Chronic cholestasic liver diseases lead to liver injury and ultimately progress to portal fibrosis, cirrhosis, and end-stage liver disease requiring liver transplantation. A research group in the US and Germany investigated the effects of (dietary) glycine against oxidant-induced injury caused by bile duct ligation in rats. The study demonstrate that hepatic injury due to BDL is significantly reduced by dietary glycine and glycine decreases liver injury thru a direct effect on hepatocytes. (2008-10-31)

Are bone marrow mononuclear cells effective in reducing hepatic lesions?
In this study, they used an experimental model of hepatic fibrogenesis caused by chronic infection with S.mansoni in order to evaluate the contribution of cellular therapy in hepatic diseases. They investigated the potential of syngeneic bone marrow mononuclear cells in the modulation of fibrosis, albumin expression and cellular alterations. They found that transplanted BMCs migrate to and reduce the damage of chronic fibrotic liver lesions caused by S.mansoni. (2008-10-23)

What is the pathogenesis of liver damage induced by ethanol?
They investigated the effects of ethanol on the IGF-I system with the involvement of JNK1/2 activity and ADH by using each chemical inhibitor in primary cultured rat hepatocytes. The results indicate that ethanol inducedp-JNK1/2 activation is associated with the IGF-I system and cell viability in hepatocytes. Furthermore, alcohol dehydrogenase is involved in the relationship between ethanol-induced inactivation of p-JNK1/2 and the changes of the IGF-I system and cell viability. (2008-10-07)

New lights on the pathogenic mechanisms of liver cirrhosis with ascites
The concept of altered intestinal permeability is important and has been implicated in a number of pathological situations. A research group in Korea investigated the relation between intestinal permeability in compensated and decompensated cirrhosis and urine nitrite oxide levels. The main results of the study are that the increased permeability and nitrite oxide is of importance in the pathophysiology of decompensated cirrhosis. (2008-09-23)

Can Taurine be a potent antioxidant drug in the future?
In hepatotoxin induced liver fibrısis, taurine alleviates ultrastructural injury and organelle based transmission electron microscopy findings can successfully reflect the histological results as well as tissue healing in hepatocytes. (2008-09-19)

Improved culture system for hepatitis C virus infection
A University of California, San Diego School of Medicine researcher has developed the first tissue culture of normal, human liver cells that can model infection with the hepatitis C virus and provide a realistic environment to evaluate possible treatments. The novel cell line will allow pharmaceutical companies to effectively test new drug candidates or possible vaccines for the HCV infection, which afflicts about 170 million people worldwide. (2008-07-15)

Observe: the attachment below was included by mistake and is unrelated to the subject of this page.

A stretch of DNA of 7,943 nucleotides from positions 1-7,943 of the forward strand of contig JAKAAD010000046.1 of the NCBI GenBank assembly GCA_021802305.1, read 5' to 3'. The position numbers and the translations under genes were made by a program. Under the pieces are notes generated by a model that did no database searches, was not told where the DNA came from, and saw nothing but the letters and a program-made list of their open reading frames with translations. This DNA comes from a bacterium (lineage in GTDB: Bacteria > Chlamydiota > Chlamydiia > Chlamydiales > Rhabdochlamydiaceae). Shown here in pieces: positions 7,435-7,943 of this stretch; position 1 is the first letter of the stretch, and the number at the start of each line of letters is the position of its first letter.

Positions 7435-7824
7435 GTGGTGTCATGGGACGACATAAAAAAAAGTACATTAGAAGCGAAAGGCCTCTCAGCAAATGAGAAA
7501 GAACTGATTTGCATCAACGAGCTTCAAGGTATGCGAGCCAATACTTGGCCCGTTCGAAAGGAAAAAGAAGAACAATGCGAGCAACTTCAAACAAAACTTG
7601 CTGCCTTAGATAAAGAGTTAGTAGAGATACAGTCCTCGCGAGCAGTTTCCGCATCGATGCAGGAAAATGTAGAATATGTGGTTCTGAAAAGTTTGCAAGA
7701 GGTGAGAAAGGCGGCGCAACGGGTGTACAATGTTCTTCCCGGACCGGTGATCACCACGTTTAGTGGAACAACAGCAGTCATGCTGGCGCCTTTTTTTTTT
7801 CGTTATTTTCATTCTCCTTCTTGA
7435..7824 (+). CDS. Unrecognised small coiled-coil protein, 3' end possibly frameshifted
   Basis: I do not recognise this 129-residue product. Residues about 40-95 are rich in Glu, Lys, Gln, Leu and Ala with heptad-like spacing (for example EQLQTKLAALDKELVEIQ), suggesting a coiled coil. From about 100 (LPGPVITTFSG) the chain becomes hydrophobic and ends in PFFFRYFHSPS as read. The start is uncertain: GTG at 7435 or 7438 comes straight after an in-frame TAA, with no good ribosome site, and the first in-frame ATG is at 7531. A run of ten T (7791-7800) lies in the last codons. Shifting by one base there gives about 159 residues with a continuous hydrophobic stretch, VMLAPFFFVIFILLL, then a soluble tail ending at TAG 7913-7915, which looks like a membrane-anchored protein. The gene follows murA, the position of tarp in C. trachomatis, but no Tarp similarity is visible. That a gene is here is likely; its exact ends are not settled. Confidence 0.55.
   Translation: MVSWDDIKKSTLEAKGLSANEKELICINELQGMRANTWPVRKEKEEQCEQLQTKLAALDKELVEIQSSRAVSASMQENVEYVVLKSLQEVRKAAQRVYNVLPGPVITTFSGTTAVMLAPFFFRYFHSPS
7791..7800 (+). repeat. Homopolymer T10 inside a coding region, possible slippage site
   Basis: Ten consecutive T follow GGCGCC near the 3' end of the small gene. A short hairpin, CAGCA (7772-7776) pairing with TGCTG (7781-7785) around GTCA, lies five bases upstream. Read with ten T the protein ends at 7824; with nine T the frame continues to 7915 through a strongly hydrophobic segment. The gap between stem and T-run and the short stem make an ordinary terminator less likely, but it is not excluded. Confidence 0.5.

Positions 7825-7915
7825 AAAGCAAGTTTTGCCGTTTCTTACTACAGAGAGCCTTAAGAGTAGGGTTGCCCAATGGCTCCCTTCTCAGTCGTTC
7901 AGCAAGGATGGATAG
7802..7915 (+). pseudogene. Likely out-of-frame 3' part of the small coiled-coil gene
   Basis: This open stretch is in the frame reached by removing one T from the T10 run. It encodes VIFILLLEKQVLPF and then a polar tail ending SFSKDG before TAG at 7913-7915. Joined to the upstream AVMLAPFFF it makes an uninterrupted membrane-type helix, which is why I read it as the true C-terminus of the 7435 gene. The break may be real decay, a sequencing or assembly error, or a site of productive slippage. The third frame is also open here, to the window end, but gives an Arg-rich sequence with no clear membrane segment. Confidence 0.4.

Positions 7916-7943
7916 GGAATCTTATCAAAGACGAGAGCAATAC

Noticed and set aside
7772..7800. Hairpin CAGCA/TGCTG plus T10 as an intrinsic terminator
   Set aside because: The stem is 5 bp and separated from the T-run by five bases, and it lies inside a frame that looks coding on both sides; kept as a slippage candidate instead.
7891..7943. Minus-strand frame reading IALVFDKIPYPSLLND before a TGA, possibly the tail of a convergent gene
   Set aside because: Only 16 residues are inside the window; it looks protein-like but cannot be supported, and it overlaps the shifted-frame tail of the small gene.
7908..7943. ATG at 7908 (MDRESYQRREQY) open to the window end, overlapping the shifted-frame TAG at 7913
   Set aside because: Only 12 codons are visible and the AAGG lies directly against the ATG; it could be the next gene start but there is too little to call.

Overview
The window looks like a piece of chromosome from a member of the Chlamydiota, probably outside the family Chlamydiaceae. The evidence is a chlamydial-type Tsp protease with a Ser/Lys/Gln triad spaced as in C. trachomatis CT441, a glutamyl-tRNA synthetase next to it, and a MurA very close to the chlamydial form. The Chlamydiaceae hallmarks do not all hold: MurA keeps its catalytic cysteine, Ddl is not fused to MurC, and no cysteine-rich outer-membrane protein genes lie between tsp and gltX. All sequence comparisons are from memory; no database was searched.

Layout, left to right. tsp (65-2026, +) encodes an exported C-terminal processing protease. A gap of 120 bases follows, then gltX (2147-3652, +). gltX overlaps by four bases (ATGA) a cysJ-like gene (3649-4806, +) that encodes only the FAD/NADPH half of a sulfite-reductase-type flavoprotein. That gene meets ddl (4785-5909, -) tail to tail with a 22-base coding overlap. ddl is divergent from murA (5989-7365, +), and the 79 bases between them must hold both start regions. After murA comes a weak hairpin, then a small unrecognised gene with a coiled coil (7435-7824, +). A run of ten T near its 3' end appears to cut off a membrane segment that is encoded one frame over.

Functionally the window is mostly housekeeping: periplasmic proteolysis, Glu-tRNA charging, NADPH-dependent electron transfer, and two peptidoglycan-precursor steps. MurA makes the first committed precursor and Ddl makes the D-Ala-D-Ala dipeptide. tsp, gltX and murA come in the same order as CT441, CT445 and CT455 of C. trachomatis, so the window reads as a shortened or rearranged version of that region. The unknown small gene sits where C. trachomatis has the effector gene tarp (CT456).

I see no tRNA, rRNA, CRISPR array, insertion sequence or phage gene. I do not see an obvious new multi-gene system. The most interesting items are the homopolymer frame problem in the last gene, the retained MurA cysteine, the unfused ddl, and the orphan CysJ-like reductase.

Transplanted bone marrow stromal cells lead to hepatocellular carcinoma?
The safety and efficacy of hepatic stem cells derived from bone marrow stromal cells should be adequately confirmed before any therapies are tested in humans. Hepatocarcinogenesis was induced with diethylnitrosamine. The liver was evaluated by immunohistochemistry and fluorescence in situ hybridisation. The results demonstrate that bone marrow stromal cells could differentiate into hepatocytes and hepatic stem cells derived from bone marrow stromal cells are not cellular origin of hepatocellular carcinoma. (2008-05-21)

What cause alanine aminotransferase levels to elevate persistently among Iranian general population?
A team led by Dr. A Pourshams from the University of Medical Sciences/University of Tehran with collaboration of the Iranian Blood Transfusion Research Center in Tehran, has determined the prevalence and causes of persistently elevated alanine aminotransferase levels among general population in northern of Iran. (2008-05-14)

How does radial flow bioreactor system apply in the fields of bioartificial liver?
A team led by Dr. Yuji Ishii from the Jikei University School of Medicine has reported the hepatic reconstruction from fetal porcine liver cells using a radial flow bioreactor. The authors evidenced that cells organized in organoids with the presence bile duct like structure. They also showed that hepatocytes growth factor favored differentiation and survival of cells in the bioreactor. (2008-05-07)

How does insulin-like growth factor I protect liver function?